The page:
Of course, it doesn’t help that I second guess my every turn. You know what they say about second guesses. They’re stupid wrong. By the time I’m lost, it’s too late to determine if my first guess would have been right. Even now, after nine years of living in a small town in southern New Hampshire, every intersection brings a surprise. “Huh. So this is where this road comes out?”

I had my first big, lost adventure as a high school senior. I took a trip from Cape Cod to Providence, RI to visit my boyfriend with his young cousin. I assured her parents we’d be back before dark. As promised, with plenty of time, we got on the road. Which road was the question.

Searching for signs to the highway led me to dead ends and questionable neighborhoods. Each time I stopped for directions, I only remembered the last instruction the gas station attendant had given me me—which is never a good place to start. My young passenger became anxious. As darkness fell, her anxiety turned to fear. So did mine.

Being the older, more responsible one, it fell to me to reassure her. At the next turn, I sang out, “We’re fine! Yup. This looks familiar.” When the street lights grew further apart, I slowed to a crawl and clicked on my brights.

Good thing. We were in a beach parking lot about twenty feet from the ocean. In New Bedford.Road Sign Lost

Many years later, after I was widowed, I realized I had nothing to hold me back from traveling. When I noticed a “Lease Me” sign on a large, van-sized camper, I thought about driving across country. My excitement mounted. My mind raced. My bravado grew. Now all I had to do was run the idea past my friend, Kellie, who had taken on the role of my mentor (a nice word for watchdog. Every widow needs one. Trust me.)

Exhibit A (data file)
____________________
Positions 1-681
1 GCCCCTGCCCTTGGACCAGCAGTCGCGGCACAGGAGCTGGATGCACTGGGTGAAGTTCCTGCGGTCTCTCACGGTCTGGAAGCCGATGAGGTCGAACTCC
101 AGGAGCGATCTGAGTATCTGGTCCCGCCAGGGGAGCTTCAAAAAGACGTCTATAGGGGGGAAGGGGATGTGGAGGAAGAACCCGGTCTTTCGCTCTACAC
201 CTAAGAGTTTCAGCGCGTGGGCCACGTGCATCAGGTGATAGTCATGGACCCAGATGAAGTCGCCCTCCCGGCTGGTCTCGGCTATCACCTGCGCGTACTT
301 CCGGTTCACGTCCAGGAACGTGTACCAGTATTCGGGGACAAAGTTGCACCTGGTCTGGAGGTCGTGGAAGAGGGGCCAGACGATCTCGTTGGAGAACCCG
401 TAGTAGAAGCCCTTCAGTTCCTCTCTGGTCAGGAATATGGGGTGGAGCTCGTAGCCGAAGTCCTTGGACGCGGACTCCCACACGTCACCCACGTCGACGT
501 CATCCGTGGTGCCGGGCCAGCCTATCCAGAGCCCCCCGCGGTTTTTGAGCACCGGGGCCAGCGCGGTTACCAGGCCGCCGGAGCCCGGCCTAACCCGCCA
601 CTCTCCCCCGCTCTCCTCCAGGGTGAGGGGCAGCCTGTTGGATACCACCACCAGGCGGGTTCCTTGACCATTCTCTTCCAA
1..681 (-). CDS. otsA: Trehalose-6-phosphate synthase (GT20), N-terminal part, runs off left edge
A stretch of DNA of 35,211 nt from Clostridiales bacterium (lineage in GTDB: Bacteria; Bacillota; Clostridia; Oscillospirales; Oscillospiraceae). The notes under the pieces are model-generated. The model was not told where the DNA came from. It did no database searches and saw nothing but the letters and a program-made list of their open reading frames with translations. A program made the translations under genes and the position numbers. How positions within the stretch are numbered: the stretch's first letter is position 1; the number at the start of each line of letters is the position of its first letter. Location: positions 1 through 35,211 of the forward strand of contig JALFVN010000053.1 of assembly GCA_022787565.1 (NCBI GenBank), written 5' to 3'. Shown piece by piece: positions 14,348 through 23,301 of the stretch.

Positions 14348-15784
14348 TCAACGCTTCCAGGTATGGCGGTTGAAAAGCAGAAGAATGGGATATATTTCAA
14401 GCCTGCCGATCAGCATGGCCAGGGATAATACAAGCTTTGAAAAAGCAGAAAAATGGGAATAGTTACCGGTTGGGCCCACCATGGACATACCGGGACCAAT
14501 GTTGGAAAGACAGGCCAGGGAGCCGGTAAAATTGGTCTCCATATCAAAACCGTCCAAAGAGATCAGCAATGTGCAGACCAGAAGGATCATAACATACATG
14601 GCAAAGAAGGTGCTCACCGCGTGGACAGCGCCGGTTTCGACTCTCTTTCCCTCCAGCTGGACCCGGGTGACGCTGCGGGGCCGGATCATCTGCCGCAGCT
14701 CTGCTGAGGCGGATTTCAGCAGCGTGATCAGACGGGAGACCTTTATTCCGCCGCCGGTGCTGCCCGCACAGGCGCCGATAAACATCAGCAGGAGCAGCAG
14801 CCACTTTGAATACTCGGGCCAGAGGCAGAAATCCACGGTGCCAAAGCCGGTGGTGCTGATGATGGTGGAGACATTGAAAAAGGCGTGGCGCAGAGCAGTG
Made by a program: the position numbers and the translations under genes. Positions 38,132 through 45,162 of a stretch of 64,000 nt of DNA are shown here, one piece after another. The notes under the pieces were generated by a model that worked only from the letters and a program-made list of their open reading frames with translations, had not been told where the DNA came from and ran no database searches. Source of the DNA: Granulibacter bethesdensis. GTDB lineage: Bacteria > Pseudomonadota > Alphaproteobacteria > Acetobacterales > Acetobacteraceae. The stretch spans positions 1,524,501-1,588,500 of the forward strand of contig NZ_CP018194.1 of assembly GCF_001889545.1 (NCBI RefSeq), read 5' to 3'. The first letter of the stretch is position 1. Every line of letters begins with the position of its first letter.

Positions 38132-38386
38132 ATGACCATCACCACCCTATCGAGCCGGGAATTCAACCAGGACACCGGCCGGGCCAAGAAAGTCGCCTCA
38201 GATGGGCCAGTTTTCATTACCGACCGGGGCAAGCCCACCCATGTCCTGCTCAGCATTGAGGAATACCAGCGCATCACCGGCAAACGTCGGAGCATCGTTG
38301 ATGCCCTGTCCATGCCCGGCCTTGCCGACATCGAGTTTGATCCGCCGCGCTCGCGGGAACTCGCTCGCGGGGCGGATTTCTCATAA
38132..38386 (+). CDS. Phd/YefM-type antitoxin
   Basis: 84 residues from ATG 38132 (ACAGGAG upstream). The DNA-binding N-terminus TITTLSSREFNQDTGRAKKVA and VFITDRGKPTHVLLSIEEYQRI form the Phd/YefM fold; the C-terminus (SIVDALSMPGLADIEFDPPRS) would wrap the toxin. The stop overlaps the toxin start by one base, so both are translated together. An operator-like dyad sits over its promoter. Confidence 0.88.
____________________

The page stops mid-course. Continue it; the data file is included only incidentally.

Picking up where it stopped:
While driving her home one afternoon, I broached the subject positively and coveted her blessing. She pondered the matter for about as long as it took me to miss her exit and circle the rotary three times. I can still see her folded arms and smug stare.

I know I’m not alone in this condition. Once, my friend, Brenda, and I decided to attend a women’s conference in Sturbridge, MA, about two hours away from our home on Cape Cod. We thought if we drove together, one of us could act as the navigator. We soon learned “acting” as a navigator didn’t necessarily equate to being one.

After we backtracked a few exits out of Connecticut, we arrived in Sturbridge and found the sprawling hotel. For three days we trekked up and down endless hallways, the conference rooms eluding us. I was relieved when we reached our destination almost on time for one of the events. Not wanting to disturb the speaker, I opened the door quietly, stepped in, then stopped short. Brenda, hot on my heels, rear-ended me, thrusting us unceremoniously into the small room.

We might have been publically humiliated—if it hadn’t been the janitor’s closet.

When travelling by car with my husband, he does most of the driving.  Okay, all of the driving. But I did offer once on our way to Virginia.

ME, with a pure motive and generous heart: “Want me to spell you for a while?”